ingredient information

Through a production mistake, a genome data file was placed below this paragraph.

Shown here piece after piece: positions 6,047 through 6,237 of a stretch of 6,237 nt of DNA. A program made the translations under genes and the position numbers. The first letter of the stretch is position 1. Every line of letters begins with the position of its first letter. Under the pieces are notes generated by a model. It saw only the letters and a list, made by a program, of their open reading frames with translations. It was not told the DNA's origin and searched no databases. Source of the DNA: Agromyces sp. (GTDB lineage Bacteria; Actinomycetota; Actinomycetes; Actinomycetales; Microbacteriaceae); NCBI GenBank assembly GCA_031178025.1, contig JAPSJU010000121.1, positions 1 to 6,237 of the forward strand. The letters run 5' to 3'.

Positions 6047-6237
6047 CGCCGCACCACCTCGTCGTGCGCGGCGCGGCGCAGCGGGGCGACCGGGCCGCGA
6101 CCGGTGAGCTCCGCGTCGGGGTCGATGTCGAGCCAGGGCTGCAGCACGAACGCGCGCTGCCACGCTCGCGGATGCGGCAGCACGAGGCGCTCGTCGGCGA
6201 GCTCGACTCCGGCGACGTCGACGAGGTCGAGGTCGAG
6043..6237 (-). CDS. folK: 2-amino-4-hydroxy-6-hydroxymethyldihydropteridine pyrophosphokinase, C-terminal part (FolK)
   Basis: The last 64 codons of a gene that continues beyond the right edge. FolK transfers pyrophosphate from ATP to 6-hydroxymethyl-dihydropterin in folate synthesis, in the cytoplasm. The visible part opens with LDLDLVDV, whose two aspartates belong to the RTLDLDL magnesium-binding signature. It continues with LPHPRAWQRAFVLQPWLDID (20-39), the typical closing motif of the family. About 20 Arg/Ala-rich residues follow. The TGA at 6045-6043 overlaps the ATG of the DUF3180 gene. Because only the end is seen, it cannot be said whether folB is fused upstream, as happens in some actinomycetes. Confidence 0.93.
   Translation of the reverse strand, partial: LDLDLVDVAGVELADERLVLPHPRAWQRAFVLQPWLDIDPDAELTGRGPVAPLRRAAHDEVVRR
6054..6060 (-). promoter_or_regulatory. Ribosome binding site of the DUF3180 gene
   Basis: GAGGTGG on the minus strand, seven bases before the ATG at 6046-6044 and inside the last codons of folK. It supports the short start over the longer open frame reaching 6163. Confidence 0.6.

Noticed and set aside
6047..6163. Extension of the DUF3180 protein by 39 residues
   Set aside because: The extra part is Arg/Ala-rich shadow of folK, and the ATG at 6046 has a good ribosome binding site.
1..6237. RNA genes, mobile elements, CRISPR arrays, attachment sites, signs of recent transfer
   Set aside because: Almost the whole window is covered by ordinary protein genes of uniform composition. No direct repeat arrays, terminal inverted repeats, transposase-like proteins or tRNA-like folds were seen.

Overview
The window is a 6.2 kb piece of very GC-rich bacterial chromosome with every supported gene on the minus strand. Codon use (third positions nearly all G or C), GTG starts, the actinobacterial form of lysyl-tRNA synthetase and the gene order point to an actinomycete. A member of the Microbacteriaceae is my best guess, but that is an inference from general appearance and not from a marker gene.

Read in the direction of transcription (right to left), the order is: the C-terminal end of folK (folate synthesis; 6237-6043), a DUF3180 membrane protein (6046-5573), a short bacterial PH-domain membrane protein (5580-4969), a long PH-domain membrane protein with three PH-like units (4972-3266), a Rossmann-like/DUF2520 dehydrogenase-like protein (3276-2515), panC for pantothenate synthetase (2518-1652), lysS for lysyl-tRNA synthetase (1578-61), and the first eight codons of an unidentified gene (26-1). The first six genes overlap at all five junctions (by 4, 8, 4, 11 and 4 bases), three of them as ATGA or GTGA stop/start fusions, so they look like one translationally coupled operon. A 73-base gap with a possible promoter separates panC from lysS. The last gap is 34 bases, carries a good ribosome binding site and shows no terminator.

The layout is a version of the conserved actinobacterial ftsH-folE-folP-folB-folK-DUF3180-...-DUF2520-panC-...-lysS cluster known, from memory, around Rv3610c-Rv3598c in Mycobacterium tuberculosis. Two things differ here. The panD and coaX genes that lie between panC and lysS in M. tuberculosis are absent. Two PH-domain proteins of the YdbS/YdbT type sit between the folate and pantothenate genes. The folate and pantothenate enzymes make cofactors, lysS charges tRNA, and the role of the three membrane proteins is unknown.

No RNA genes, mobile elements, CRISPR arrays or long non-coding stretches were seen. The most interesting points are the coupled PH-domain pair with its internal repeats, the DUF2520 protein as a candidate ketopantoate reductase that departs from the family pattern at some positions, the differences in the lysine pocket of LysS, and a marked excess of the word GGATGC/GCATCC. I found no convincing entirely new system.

Teff or taf (Eragrostis tef (Zucc.) Trotter), Amharic ?? ?eff, Tigrinya ?? ?aff) is an annual grass, a species of lovegrass native to the northern Ethiopian Highlands of northeastern Africa. It has an attractive nutrition profile, being high in dietary fiber and iron and providing protein and calcium.[1] It has a sour taste. It is similar to millet and quinoa in cooking, but the seed is much smaller. Teff is an important food grain in Ethiopia and Eritrea, where it is used to make injera, and less so in India and Australia. (It is now raised in the USA, in Idaho in particular.) Because of its small seeds (less than 1 mm diameter), one can hold enough to sow a large area in one hand. This property makes teff particularly suited to a seminomadic lifestyle. Common names include teff, lovegrass, annual bunch grass (English); ?eff/?éff (Amharic, both representing the same sound, an ejective consonant); ?affi/xaffi (oromo, both representing the same sound); ?aff (Tigrinya); and mil éthiopien (French). It is also written as ttheff, tteff, thaff, tcheff, and thaft.[2] The word